Social Life

Social Life

How to Be a Better Freshman

Freshman year is a big deal. You’re experiencing and encountering so many new things at once, and they all seem like make it or break it situations. However, you can relax knowing that while everything seems like a huge deal, in the long run, most things aren’t. By following some simple tips, you’ll be navigating your first year of college so well; people may think you’re a sophomore!

freshmen

DO create some distance; DON’T be a stranger
For many incoming freshmen, this is the first time they’ve been away from home. No matter the distance, if you’re living on campus instead of at home, it’s going to be an adjustment. Establish some sense of independence while living in the dorms. Instead of calling the parents every time you can’t figure out laundry, roommate problems or homework, try working it out on your own or asking someone on your floor.

Of course, don’t ignore your family completely. Check in periodically and share how you’re doing. Try to visit at least a few times a semester. You’ll be surprised to find how much those conversations and visits mean after being away for a while.

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Teens are Texting All Night Long

texting in classThe very technology that was developed to bring us closer together is posing some serious side effects. For years now, inquiring minds throughout the world have asked whether social media is creating socially-stunted youth. Has the internet and text messaging bred a generation of people who would prefer to avoid one-on-one social situations and conversations? Has the age of convenience caused our obesity rates to skyrocket? Are young adults losing their sense of self, panicking when they don’t have constant contact with their friends? Now we’re forced to ask another question: Is technology snatching precious hours of sleep from our kids?

Why, yes it is, says researchers from the JFK Medical Center. It turns out that teens, on average, are texting 34 times each night. This texting-activity takes place in the middle of the night, after the teens have gone to sleep. Teenagers, sleeping with their cell phones under their pillow or on their nightstands, are neglecting to consider that this late-night texting is interrupting their sleep cycles. I wonder how many of them know that insufficient amounts and poor quality of sleep can cause: Read the rest of this entry »



How to Beat College Downtime

sorority sisters“I’m bored” should never be a phrase uttered by a college student, especially one living on campus. Between classes and studying, dorm activities, intramural sports, Greek activities and the endless of other social and academic events taking place, every student can and will find a place to keep them occupied.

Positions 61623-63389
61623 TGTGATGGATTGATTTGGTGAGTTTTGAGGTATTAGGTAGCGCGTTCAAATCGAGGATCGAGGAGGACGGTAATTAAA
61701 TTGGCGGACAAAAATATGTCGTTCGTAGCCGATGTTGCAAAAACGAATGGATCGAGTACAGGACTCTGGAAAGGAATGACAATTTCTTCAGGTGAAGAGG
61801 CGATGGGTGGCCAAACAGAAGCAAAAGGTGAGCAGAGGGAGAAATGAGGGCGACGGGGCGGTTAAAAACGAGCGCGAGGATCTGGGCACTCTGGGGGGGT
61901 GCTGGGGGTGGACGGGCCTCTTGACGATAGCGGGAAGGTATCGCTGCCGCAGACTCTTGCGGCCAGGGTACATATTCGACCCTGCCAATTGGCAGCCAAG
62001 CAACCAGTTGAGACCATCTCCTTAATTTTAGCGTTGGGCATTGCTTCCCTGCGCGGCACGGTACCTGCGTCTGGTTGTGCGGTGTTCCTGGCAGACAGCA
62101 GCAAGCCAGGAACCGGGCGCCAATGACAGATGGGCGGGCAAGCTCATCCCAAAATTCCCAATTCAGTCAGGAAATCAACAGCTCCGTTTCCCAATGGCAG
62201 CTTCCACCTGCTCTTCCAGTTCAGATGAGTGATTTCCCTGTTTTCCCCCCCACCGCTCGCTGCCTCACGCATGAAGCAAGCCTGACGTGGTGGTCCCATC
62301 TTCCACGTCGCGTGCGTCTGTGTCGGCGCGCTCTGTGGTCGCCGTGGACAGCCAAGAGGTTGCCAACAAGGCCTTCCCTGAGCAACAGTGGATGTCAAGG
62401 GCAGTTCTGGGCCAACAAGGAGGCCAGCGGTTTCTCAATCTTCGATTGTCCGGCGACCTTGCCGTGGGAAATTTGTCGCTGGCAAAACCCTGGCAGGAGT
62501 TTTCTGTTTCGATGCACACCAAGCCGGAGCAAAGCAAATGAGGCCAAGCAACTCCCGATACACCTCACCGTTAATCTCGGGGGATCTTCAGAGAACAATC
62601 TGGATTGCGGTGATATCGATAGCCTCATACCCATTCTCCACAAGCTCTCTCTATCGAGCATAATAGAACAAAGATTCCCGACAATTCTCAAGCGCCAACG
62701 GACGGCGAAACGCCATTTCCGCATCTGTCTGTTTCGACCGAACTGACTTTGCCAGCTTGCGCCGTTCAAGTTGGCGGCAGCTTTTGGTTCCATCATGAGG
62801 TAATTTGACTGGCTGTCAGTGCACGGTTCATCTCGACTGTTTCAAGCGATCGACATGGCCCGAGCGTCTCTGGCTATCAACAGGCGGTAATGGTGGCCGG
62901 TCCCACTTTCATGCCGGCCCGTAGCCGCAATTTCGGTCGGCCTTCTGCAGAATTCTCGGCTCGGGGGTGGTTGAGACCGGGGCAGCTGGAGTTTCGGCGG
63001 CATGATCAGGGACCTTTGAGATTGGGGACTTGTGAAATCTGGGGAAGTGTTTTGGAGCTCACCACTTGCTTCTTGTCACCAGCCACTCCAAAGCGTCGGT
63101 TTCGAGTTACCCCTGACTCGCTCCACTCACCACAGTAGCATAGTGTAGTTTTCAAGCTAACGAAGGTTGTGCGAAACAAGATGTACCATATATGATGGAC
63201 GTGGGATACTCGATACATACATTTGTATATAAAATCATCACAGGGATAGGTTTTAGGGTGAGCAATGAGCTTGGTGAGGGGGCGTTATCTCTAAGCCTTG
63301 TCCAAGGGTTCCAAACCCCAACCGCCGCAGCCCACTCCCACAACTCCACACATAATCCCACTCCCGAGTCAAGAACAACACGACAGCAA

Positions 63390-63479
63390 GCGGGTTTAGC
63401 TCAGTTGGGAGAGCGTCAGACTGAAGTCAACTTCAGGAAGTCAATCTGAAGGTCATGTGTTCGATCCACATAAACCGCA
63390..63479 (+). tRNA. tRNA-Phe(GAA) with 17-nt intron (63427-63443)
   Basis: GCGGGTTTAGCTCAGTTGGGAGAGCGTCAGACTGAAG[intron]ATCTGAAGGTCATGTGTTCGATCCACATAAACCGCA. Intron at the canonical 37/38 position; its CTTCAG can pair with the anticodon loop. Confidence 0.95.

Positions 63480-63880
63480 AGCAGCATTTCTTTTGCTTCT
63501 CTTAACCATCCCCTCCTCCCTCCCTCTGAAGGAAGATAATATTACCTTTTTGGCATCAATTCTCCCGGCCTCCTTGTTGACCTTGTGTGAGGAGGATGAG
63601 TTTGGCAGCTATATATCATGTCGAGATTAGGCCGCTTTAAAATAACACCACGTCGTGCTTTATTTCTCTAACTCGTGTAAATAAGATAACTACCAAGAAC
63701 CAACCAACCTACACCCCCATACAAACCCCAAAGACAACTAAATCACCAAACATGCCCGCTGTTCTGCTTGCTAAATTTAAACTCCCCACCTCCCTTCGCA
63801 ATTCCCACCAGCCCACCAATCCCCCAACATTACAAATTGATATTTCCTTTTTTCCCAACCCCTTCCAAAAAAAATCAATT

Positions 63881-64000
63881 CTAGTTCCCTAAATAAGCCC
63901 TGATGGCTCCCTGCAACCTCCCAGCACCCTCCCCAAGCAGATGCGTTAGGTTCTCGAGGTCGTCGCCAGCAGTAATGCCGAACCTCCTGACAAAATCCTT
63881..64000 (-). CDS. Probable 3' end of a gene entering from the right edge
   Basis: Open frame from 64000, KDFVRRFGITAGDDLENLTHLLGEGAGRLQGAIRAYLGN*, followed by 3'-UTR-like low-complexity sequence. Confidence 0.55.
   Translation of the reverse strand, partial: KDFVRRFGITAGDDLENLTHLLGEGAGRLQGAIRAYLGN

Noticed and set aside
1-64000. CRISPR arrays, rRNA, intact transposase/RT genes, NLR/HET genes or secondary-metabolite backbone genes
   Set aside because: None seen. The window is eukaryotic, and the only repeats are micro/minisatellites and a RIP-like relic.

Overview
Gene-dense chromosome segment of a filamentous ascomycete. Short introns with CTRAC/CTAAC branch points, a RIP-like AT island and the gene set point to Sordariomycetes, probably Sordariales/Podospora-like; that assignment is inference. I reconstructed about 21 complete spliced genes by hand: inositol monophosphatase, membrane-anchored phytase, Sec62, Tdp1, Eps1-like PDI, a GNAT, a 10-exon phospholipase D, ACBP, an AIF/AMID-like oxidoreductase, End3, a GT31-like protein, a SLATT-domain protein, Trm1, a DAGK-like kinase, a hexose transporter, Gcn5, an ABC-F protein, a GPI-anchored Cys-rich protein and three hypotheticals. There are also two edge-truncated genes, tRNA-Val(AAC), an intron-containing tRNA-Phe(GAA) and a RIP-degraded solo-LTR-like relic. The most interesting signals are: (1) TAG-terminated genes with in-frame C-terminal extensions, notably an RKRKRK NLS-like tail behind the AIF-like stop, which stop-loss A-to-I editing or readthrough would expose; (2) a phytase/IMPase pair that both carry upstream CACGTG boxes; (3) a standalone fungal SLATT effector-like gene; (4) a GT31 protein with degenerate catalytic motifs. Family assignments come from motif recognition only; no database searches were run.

Here are some sure-fire places to find fellow coeds killing time and not being bored.

  • Start in the dorm. Whether with your roommate or the girls across the hall, watch a movie, go shopping or just grab a snack and chat.
  • Go clubbin’. And we don’t mean at the bar. Most larger colleges and universities have hundreds of clubs and organizations that suit nearly every possible interest and college major. Join one, or two. Read the rest of this entry »


Social Butterfly or Wall Flower?

High school is one of the best times to work on ones social skills! High school isn’t all about the grades, and although grades and academics should be your main focus, making yourself social though is also a very important aspect of your high school years!

teenagersThere are many ways in high school to be social.  Some can be simply eating lunch with a group to attending school related functions such as football/basketball games or dances.  By doing these things you cannot only make many friends, but also develop social skills that seem to be critical these days when looking for any sort of job.  Looking at almost any job, you interact with people on a different number of levels and while some may interact with people more than others, social skills still seem to be a critical skill for those who are entering the work force.

Of course, there is a point where a high schooler can become ‘too social’. When a student begins to slip academically this is when parents should step in and draw lines that their student shouldn’t be allowed to pass.  Academics and school should come before all the other stuff because ultimately your academic record is going to get you somewhere, not how many parties you attended. Another thing to be cautious of is pictures from parties that are posted online. I have heard that many schools have been looking at potential students’ Myspace and Facebook pages to see what the student is like outside of school and having pictures of you doing things such as drinking and other activities that are frowned upon may not be the best thing! So make sure if you do stuff like that, that pictures and such aren’t posted to where schools can see them because this may harm your chances of being accepted.

So although I may urge you to be social and develop your social skills, realize that being social shouldn’t cut into your academics. Set your own boundaries, because you know your boundaries the best! Finding balance between school and social activities when boundaries are developed will come even easier.





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